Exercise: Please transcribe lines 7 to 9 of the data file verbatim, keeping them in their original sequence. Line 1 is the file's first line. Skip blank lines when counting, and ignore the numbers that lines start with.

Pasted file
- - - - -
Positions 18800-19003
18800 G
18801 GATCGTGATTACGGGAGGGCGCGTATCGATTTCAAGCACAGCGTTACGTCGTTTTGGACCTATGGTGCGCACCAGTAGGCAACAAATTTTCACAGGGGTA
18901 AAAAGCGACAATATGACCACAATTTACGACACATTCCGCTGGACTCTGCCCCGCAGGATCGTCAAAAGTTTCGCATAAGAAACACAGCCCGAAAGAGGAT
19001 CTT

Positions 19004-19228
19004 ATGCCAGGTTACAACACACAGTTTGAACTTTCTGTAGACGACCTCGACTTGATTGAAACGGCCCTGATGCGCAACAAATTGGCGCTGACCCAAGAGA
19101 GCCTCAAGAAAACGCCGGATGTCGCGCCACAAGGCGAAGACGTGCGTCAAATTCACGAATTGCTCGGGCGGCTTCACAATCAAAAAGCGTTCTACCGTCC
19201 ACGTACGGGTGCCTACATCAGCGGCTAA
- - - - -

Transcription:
19004 ATGCCAGGTTACAACACACAGTTTGAACTTTCTGTAGACGACCTCGACTTGATTGAAACGGCCCTGATGCGCAACAAATTGGCGCTGACCCAAGAGA
19101 GCCTCAAGAAAACGCCGGATGTCGCGCCACAAGGCGAAGACGTGCGTCAAATTCACGAATTGCTCGGGCGGCTTCACAATCAAAAAGCGTTCTACCGTCC
19201 ACGTACGGGTGCCTACATCAGCGGCTAA